Oh, and in recent news: Plants talk



Both competitive and facilitative interactions between species play a fundamental role in shaping natural communities. A recent study showed that competitive interactions between plants can be mediated by some alternative signalling channel, extending beyond those channels studied so far (i.e. chemicals, contact and light). Here, we tested whether such alternative pathway also enables facilitative interactions between neighbouring plant species. Specifically, we examined whether the presence of a ‘good’ neighbouring plant like basil positively influenced the germination of chilli seeds when all known signals were blocked. For this purpose, we used a custom-designed experimental set-up that prevented above- and below-ground contact and blocked chemical and light-mediated signals normally exchange by plants.


We found that seed germination was positively enhanced by the presence of a ‘good’ neighbour, even when the known signalling modalities were blocked, indicating that light, touch or chemical signals may not be indispensible for different plant species to sense each other’s presence.


We propose that this alternative signalling modality operates as a general indicator of the presence of heterospecifics, enabling seeds to detect and identify a neighbour prior to engaging in a more finely-tuned, but potentially more costly, response.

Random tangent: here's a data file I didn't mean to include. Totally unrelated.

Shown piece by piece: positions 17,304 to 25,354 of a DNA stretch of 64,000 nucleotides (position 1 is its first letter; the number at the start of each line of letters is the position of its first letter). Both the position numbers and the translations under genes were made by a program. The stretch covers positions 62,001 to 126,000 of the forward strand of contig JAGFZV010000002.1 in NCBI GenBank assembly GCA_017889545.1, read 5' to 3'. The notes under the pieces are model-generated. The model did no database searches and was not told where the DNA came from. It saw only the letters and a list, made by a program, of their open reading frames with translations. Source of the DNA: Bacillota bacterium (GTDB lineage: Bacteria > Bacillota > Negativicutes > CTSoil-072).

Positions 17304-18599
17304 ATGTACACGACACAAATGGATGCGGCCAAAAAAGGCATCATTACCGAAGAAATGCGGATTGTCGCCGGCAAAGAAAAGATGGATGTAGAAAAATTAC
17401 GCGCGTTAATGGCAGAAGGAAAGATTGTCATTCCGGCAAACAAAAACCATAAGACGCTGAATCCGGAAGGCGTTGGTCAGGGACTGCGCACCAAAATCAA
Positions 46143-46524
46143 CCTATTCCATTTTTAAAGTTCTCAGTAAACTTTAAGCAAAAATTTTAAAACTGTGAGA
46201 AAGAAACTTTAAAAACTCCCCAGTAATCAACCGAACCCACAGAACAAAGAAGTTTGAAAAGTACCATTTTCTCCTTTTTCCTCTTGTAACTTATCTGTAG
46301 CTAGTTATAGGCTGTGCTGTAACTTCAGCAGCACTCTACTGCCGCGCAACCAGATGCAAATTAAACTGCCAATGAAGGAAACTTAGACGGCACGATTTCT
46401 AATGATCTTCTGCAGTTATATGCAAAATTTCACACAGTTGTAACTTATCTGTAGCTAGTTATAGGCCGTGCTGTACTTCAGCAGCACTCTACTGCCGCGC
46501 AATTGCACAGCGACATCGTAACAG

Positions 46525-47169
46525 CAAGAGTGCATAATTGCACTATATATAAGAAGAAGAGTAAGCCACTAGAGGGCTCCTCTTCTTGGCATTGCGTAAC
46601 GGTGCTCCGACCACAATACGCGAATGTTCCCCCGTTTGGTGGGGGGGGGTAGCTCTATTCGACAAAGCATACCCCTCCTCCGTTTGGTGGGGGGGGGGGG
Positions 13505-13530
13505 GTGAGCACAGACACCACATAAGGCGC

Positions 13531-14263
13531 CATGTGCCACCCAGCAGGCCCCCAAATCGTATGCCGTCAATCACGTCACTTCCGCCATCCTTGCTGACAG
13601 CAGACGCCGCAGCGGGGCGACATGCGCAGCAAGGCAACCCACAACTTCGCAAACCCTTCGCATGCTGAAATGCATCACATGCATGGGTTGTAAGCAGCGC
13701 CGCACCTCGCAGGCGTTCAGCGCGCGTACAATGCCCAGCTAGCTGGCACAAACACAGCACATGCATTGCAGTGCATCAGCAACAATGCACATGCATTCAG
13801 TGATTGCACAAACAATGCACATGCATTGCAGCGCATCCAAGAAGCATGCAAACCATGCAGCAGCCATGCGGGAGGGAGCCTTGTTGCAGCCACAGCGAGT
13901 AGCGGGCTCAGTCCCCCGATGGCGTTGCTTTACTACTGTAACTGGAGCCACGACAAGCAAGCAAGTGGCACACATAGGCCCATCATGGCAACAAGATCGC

via BMC Ecology | Abstract | Love thy neighbour: facilitation through an alternative signalling modality in plants.

My container farm – phase 1

So, there’s this guy named Dr Doshi in Mumbai. Apparently he grows a ton of things on his terrace, and he’s written a couple of passionate books on the topic. When I got interested in how you could produce food, and especially how you could recycle your food waste and use it as a basis for growing your own food, I found his instruction manuals and figured I’d want to try his method out. This weekend and last, I finally got around to collecting all materials and get started. Basically all you need is – bags or other containers, some biomass, compost, soil, water and of course seeds. In this first phase I prepared the bags so that I can sow next week. Here’s the recipe :


1. Get your sacks


I used cement bags. Rice bags, fertilizer bags, buckets or anything like that which is easily and cheaply (or even freely) available would do. Open up the closed end, so that it becomes a tube so that it will drain water properly.






2. Fill the bottom 50% with biomass


I used straw which I could get from the local fruit vendors (they use it to pack their containers). Leaves, twigs, sugarcane from juice vendors or anything of that sort should also work. Whatever is available. This layer is for good drainage while still holding the compost and soil in its place




3. Add compost, 25% of what’s left


I started with the compost that i produced from my own food waste. Since I mix my food waste with leaves, and since there’s a lot of heavy-duty biomass (like mango pips) I put this in the bottom layer with the other biomass. In this way it’s given even more time to decompose as well as serve as a useful biomass layer. After that I filled up with gobar or cowdung compost which I’d got cheaply from local nurseries.





My compost





4. Add soil for the rest 25%


I filled up with soil and then finally mixed it with




5. Water and let drain a couple of time so that the soil sets in the container